The significance of the HBCU World Series between Southern and North Carolina A&T is its relationship to Black College Nines (BCN), a nationally recognized website of current and historical HBCU baseball news which tries to preserve the legacy of historically black college and university baseball. The participants in this year’s world series are those two top ranked teams it the BCN “large school” poll. The poll’s voting committee is made up of an informed and impartial group of individuals who follow college baseball on all levels, including Historically Black Colleges and Universities (HBCU) baseball. Included in the group are college athletic administrators and educators, college baseball writers and other sports journalists and broadcasters, former HBCU and other college ballplayers and above all else… college baseball enthusiasts who have an interest in promoting HBCU baseball.
Black College Nines’ HBCU Baseball Top 10 Polls include one for the “large school” division composed of 19 HBCU schools representing NCAA Division I and one for the “small school” division made up of the 30 HBCU schools with NCAA Division II, NAIA and independent status.
In the latest May 7, 2019, Black College Nines HBCU Baseball Top 10 Poll in the large school division, Southern sits as the No. 1 ranked team followed by North Carolina A&T at No. 2. The crowning of Black College Nines National Champions will be announced on Tuesday, May 21st, 2019 on the Black College Nines’ website, Twitter and Facebook pages.
Last season, Southern University baseball was a train wreck in the SWAC conference. In head coach Kerrick Jackson’s first year, before the start of the 2019 season, a majority of collegiate baseball publishers declared the Jaguars would finish last in the SWAC Western division.
Nearly a year later, the Jaguars got a resume building win defeating the nation’s No. 8th ranked LSU Tigers this past April 9th by the score of 7-2. Southern then captured the program’s first SWAC Western Division title since 2012 and will enter the 2019 SWAC Baseball Tournament as the #1 seed in New Orleans adding to an extraordinary turnaround from a 9-33 team from a year ago. And they sit atop Black College Nines Top 10 Poll looking for the program’s first HBCU Baseball national title.
North Carolina A&T is looking towards winning their second straight Mid-Eastern Athletic Conference (MEAC) Southern Division title and earning the No. 1 seed out of the Southern Division at the MEAC Baseball Tournament. The No. 1 seed out of the south will receive a bye at the 2019 MEAC Baseball Championship Tournament, May 15-18, in Daytona Beach, Florida. The Aggies (26-21 overall and 14-7 in the MEAC) are ranked No. 2 in the latest BCN Top 10 Poll.
Both head coaches agree on the importance of the baseball championship event which will be played at the home of the Chicago White Sox.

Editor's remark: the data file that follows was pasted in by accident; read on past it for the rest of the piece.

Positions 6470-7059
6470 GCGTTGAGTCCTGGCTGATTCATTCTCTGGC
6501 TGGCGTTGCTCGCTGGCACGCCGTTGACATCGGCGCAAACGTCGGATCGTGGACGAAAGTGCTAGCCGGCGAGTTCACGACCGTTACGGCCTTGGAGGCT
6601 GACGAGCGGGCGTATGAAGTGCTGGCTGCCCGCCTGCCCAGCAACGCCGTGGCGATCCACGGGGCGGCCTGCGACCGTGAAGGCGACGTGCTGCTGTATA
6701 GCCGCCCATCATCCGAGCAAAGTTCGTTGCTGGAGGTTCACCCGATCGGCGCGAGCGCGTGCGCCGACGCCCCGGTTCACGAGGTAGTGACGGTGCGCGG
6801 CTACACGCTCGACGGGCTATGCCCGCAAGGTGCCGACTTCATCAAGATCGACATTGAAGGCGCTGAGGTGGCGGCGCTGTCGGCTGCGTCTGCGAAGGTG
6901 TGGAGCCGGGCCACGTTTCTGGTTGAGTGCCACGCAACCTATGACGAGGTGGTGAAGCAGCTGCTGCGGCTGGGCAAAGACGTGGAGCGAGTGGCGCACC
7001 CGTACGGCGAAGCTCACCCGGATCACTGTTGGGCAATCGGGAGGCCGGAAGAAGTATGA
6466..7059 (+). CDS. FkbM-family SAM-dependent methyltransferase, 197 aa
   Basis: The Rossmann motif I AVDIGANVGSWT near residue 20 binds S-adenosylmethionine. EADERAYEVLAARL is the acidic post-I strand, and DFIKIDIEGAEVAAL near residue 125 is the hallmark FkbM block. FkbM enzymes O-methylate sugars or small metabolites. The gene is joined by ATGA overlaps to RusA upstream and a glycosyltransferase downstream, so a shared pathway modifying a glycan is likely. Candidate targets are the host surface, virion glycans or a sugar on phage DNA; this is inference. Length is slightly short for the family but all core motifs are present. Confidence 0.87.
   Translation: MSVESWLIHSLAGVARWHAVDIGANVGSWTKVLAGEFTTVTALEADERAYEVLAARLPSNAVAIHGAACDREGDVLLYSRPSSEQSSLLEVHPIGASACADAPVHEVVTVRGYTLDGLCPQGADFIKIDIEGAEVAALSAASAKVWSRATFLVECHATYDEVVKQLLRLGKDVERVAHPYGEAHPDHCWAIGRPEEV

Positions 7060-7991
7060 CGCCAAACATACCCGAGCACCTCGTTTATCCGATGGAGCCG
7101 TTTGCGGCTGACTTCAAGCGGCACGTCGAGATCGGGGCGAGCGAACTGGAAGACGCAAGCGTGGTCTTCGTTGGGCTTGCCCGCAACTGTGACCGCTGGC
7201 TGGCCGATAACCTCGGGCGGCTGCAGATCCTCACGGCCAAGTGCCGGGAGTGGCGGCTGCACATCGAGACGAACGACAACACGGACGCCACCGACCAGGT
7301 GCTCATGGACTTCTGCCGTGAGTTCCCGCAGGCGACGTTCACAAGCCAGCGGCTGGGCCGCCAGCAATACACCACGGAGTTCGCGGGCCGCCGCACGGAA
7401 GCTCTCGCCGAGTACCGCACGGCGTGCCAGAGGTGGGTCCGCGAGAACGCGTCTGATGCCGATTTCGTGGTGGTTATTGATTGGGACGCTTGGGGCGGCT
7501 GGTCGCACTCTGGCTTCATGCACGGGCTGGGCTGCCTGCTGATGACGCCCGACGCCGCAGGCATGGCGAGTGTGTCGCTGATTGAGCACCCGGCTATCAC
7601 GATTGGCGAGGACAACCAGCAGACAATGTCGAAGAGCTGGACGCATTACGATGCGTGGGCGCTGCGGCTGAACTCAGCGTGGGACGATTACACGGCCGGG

NC A&T head coach Ben Hall said, “we’re just honored to have been chosen, love the concept and where we are going with the opportunity to play in the game. When you look across the country and in the SWAC and MEAC, in our division level and even at the Division II level, the programs in HBCU baseball continue to work and push to get themselves to the top. It kind of gives you an exciting opportunity to test yourself against a nearer school or an nearer program whose on the up and up. So I’m just excited about the trip, excited for the opportunity to play Southern and take our team up there and compete with coach Kerrick and his guys.”
Kerrick Jackson Southern head coach on playing the Aggies in Chicago said, “we’re excited about the opportunity of the event to move forward and have a chance to do really, really good. Obviously, it would hold a little more weight if NC A&T wins their tournament, we win our tournament and you are able to truly crown a true HBCU World Series champion. But I think with this being the first year of the tournament, I think its an excellent opportunity to kind of get us out there and build on it for the future.”
BCSG 360 Exective Director Erwin Prentiss Hill worked with Black College Nines in getting the information together and working with both the NCAA and NAIA, who in our opinion were very helpful in providing the regulations, the bylaws and answers needed allowing this and future events for HBCU baseball to host a much needed national baseball championship for HBCU baseball programs. It is an opportunity to play for something more meaningful outside of just competing for a conference championship. We heard the cry of many head coaches over the last ten years. Thanks to Prentiss Hill for all of his dedication and to Black College Nines.
Both large and small schools make up HBCU baseball. We are looking for sites for a small school national tournament by 2020. Two potential sites include FITTEAM Ballpark of The Palm Beaches in West Palm Beach, Florida, the spring training facility of the Washington Nationals and the Houston Astros and BB&T BallPark in Winston Salem, North Carolina.